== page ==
John Buford was born March 4, 1826, in Woodford county, Kentucky but as young boy moved with his family to Rock Island, Illinois, in 1834. His father was a slave owner, prominent Democratic politician and an antagonist of Abraham Lincoln.
The Buford family had a long military tradition. His grandfather served in the Cavalry during the Revolutionary War under Henry “Light-Horse Harry” Lee (father of General Robert E. Lee). His great uncle also served in a Virginia regiment. John’s older half-brother served as Major General in the Union Army and his cousin Abraham served as Brigadier General in the Confederate Cavalry.
John Buford graduated West Point in the middle of his class of 1848. Upon graduation he was commissioned a brevet 2nd Lieutenant in the 1st U.S. Dragoons and later the 2nd U.S. Dragoons. He served in various stations including Texas, in the Sioux Indian Wars, peace keeping duty in Kansas and in the Utah War in 1858. He was stationed at Fort Crittenden, Utah, in 1861 when the war broke out. Being a native Kentuckian and from a slave-owning family, he had to choose between the Union and Confederacy. His close friend John Gibbon, from North Carolina, faced the same dilemma. When Buford told Gibbon that he received a letter from the Governor of Kentucky offering him any rank or position he wanted in the Confederate army, Gibbon, with great anxiety asked, “What did you say?” Buford’s response was, “I am currently a captain in the United States Army and I intend to remain one.”
In December 1861 he was appointed Assistant Inspector General with the rank of Major and in July 1862 was raised to rank of Brigadier General of volunteers. He served under Major General John Pope, as commander of II Corps Cavalry Brigade of the Union Army of Virginia. He fought with distinction at 2nd Bull Run and personally led a charge late in battle when he was wounded. Initial reports were that he had been killed. He chose to skip his funeral and instead returned to active service as Chief of Cavalry to both McClellan and Burnside in the Army of the Potomac. In the Maryland Campaign, Buford was in the battle of South Mountain and Antietam. In early 1863 he was given command of 1st Division, Cavalry Corps of the Army of the Potomac. The Division was intensely engaged at the Battle of Brandy Station and the Battle of Upperville just prior to Gettysburg.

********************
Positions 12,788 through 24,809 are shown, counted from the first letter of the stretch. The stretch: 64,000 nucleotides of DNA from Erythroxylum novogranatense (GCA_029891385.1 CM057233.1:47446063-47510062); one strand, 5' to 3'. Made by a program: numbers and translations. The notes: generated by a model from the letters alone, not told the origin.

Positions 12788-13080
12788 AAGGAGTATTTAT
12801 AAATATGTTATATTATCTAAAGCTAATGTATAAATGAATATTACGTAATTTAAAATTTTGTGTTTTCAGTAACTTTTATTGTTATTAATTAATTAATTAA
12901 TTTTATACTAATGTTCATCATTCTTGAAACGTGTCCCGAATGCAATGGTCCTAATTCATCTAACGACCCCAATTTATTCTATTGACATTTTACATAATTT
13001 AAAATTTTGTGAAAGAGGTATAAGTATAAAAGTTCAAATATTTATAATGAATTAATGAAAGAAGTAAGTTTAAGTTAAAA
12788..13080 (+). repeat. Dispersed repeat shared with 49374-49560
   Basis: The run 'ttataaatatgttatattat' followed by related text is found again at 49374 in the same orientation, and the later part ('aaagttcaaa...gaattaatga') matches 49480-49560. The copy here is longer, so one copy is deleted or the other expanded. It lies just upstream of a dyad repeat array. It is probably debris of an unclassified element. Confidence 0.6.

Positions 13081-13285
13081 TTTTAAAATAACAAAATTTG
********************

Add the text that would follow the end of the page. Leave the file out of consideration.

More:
General Buford is credited with selecting the field of battle at Gettysburg. When arriving in Gettysburg on June 30 Buford discovered a large rebel force was in the area and he quickly understood the need to secure the high ground south of town. His skillful deployments west and north of town effectively delayed the Confederate troops for most of the day of July 1, with help from the 1st Corp Infantry under General Reynolds arriving just before mid-day. The delaying action allowed the bulk of the Union army to occupy Cemetery Hill and Cemetery Ridge during the evening and night of July 1.
During the Confederate retreat from Gettysburg, Buford pursued the rebel army to Warrenton, Virginia, with various actions up to and including the Bristoe Station Campaign in October 1863. By December it was obvious he was quite ill, and he was hospitalized at the home of General Stoneman in D.C. In the last hours of his life he was promoted to Major General. His wife, Pattie, was traveling from Rock Island but did not arrive in time to be with him at death. He died at 2 p.m., Dec. 16, 1863, and is buried at West Point. In 1895 a bronze statue of him was dedicated west of Gettysburg on the site of the first day of action.
Mark Leonard is a lifetime resident of the Holstein, Iowa, area and a graduate of Iowa State University in Animal Science with additional studies in genetics.
He is a rancher by nature and a banker professionally. With perhaps the oldest continually active purebred Limousin cattle breeding operation in the U.S., Leonard Limousin has sold breeding stock to cattlemen in more than 40 states and 20 countries. His interest in the American Civil War began at an early age when he was given a set of Marx toy Civil War soldiers as a Christmas present at age 6. With a lifetime of study and admiration for the men who fought for a cause they believed in – on both sides of the conflict – he has joined COUG to share that admiration with others. Mark and his wife, Sheryl, are the parents of five grown children and grandparents to 12 (so far) grandchildren. As each grandchild turns 10 years old, he or she gets to accompany Papa and Nana to Gettysburg for the anniversary of the battle.
AgCom Financial Services is an agricultural and commercial lending institution owned by Mark and the companion company AgCom Insurance Agency is managed by Sheryl. Both have been active politically and testified at Senate hearings regarding agriculture and economic policy. Mark served on the national policy advisory committee for President George H.W. Bush. Mark and Sheryl have hosted many presidential candidates in their home. The Leonard family has a long history of dedicated service to the nation with roots in America dating back to the Mayflower passengers, and the American Revolution. A Son of the American Revolution, Mark was named the youngest Eagle Scout ever in Iowa in 1969 and also earned the Pro Deo et Patria, Lutheran Scouting award.
Mark may be contacted at [email protected].